Over the recent past, the gender component has become an essential element in a majority of development interventions. More fundamentally, studies substantiate that gender is a category that is primarily constructed by society and created by culture to denote the concepts of man and woman. Besides, to a broader perspective, gender does not only relate to the features that characterize males and females but also constitutes things such as thinking, behavior and the actions that have been established for both men and women, by culture and society. This being said, gender relations act as the determinants of how equally men and women access, use and control specific resources but this has, however, been surrounded by questions on how gender equity, gender equality, and women empowerment differ from one another. This essay, therefore, sheds some light on what it means by these three terms with regard to the gender context.
To begin with, does equity always lead to equality? There seems to be a vast range of agreement between scholars who study the origin and the causes of gender inequality. Particularly, Unceta and Medrano (2010) contend that one of the primary causes of gender inequality is the division and the differentiation between people by gender, in most societies. Thus, in this regard, equality between men and women or rather gender equality is said to entail the concept that all human beings have equal chances to make liberal choices and to also develop their personal abilities without any limitations set by stereotypes and prejudices. Therefore, drawn from this context, (Elwer, Harryson, Bolin, and Hammarstrom (2013) argue that gender equity is the process of being fair to both men and women with regard to the access and use of the socially valued goods, resources, services, and opportunities. It is therefore evident that the sense of equity in the society leads to equality. However, this does not mean that men and women have to become the same but instead, this means that the provision of rights, opportunities, and resources should not depend on whether one is male or female.
In the same vein, does achieving gender equality require women empowerment? This has also been equally contended upon as the difference between gender equity and gender equality. However, according to studies, when the issue of gender inequality is discussed, it is the women who are more likely to be marginalized and disadvantaged. Although some certain societal norms tend to discriminate the man over the woman, it remains evident that women are more disadvantaged than their male counterparts. Therefore, women are by default, given a lower status in society and this means that for equality to be attained, there need to be provisions made to redress the existing inequality before women can take advantage of the opportunities provided. Therefore, this being said, gender equality primarily levels the playing field and to a broader perspective empowers the women.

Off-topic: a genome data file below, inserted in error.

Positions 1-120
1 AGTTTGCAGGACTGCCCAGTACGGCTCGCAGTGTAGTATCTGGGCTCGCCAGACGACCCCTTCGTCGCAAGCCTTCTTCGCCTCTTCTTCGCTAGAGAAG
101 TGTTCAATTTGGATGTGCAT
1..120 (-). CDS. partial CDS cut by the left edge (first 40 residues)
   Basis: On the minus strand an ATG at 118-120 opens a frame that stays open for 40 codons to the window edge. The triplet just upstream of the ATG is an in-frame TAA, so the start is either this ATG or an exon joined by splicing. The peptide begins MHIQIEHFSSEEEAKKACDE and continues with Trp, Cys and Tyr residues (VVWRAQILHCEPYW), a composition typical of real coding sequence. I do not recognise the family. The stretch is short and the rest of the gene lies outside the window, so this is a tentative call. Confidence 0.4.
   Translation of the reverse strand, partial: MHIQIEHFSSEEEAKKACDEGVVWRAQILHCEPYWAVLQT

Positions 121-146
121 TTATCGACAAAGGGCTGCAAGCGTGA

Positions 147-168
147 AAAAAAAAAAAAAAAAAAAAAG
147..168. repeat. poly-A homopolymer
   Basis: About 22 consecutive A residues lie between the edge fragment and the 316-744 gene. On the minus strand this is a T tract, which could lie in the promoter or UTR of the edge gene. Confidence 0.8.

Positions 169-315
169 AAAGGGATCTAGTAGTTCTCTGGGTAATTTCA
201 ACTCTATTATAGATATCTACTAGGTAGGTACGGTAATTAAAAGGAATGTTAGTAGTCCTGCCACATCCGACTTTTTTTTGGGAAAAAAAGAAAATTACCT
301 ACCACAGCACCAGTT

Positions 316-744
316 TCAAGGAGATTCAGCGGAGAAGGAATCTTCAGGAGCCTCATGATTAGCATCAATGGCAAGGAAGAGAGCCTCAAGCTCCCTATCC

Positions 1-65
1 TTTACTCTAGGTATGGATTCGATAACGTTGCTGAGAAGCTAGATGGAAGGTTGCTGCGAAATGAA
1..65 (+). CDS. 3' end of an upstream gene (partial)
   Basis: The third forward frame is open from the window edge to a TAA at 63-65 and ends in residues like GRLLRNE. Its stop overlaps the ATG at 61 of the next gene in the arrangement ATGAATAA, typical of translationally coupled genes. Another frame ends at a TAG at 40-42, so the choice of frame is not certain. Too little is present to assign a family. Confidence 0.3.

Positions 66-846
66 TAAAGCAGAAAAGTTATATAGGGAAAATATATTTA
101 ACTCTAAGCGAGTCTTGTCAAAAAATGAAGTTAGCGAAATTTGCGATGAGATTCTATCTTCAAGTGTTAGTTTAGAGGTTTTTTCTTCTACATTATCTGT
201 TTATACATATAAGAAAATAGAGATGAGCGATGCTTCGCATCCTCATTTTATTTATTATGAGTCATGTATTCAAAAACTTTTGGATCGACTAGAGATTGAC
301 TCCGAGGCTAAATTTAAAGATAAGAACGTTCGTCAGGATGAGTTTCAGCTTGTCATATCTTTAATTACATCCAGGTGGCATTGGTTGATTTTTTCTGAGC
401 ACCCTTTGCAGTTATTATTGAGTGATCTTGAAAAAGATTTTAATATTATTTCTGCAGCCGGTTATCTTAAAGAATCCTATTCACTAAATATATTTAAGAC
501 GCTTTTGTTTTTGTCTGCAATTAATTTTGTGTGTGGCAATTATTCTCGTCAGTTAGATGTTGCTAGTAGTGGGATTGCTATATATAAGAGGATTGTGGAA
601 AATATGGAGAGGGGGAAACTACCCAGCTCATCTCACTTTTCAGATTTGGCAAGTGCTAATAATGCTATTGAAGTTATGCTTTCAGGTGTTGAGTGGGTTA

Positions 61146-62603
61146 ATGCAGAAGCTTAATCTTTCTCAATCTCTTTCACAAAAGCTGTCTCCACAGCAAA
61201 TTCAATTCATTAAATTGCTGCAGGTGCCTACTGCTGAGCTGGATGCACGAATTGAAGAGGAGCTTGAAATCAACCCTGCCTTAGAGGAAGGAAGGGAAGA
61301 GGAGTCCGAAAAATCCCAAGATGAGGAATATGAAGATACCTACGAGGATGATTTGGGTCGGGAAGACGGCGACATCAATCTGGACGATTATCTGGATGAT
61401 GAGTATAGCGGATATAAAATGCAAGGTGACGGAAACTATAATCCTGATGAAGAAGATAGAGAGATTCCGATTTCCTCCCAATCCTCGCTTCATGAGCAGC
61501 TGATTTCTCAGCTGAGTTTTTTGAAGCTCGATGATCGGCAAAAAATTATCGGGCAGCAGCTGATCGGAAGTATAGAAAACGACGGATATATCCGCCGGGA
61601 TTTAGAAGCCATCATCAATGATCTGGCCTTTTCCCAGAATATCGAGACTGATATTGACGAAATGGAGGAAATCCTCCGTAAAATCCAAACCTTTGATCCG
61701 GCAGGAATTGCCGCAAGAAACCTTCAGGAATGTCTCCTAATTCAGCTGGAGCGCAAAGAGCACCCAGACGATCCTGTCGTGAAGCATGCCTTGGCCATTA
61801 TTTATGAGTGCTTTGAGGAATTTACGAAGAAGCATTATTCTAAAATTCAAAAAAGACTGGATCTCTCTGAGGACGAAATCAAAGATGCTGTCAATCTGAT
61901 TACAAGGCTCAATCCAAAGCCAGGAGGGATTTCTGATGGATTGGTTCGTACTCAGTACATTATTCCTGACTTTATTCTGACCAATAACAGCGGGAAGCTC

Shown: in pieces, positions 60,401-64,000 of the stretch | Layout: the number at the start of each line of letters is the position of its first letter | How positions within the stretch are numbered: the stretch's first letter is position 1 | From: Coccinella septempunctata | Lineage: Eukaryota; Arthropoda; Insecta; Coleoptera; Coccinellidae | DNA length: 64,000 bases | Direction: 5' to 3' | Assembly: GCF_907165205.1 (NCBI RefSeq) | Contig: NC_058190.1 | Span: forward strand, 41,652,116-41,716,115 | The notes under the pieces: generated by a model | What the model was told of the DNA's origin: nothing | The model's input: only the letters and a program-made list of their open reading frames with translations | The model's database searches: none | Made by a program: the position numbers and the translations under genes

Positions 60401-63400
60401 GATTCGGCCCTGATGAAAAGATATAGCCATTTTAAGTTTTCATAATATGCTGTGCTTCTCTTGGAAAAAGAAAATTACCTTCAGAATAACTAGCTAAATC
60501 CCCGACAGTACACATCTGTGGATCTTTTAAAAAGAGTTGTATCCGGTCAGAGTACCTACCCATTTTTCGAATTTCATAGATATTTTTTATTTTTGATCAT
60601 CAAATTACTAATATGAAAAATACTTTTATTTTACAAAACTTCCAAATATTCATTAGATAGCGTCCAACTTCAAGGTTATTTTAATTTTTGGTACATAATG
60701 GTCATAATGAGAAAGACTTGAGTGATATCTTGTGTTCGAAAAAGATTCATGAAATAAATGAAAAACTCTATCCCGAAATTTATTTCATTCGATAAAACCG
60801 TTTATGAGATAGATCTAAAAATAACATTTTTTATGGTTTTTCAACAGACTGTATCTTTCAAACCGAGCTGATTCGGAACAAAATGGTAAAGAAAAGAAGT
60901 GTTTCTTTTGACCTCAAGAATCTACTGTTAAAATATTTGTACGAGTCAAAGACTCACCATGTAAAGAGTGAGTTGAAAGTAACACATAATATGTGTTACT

Finally, how does society empower their women? Concerning societal values and norms, the issue of women empowerment essentially means providing equal status to women with regard to opportunities and freedom that a woman needs to develop herself. The United Nations, (2017) states that empowering women ensures that decision making done both at public and private levels, as well as access to opportunities and resources, are no longer weighted in favor of men. Thus, in a nutshell, understanding gender equality fosters a platform on which women are empowered, and both men and women are given the freedom to participate as equal partners in the society fully.
In conclusion, addressing the issues of gender equality, and women empowerment all relate to the need to address the many inequalities across the board. In this regard, both men and women should not only be given equal access to opportunities and resources but should also be provided with the means of benefiting from this equality, hence ensuring gender equity. With this, it is therefore evident that gender equity serves to level the playing field on which women are empowered and subsequently becomes an essential factor in achieving true gender equality.
Elwer, S., Harryson, L., Bolin, M., & Hammarstrom, A. (2013). Patterns of Gender Equality at Workplaces and Psychological Distress. PLoS ONE, 8(1), e53246. doi:10.1371/journal.pone.0053246
Unceta, A., & Medrano, C. (2010). Equality, equity, and diversity: Educational solutions in the Basque Country. Reno: Center for Basque Studies, University of Nevada.
United Nations. (2017). UNECE Policy for Gender Equality and the Empowerment of Women: Supporting the SDGs implementation in the UNECE region (2016-2020).
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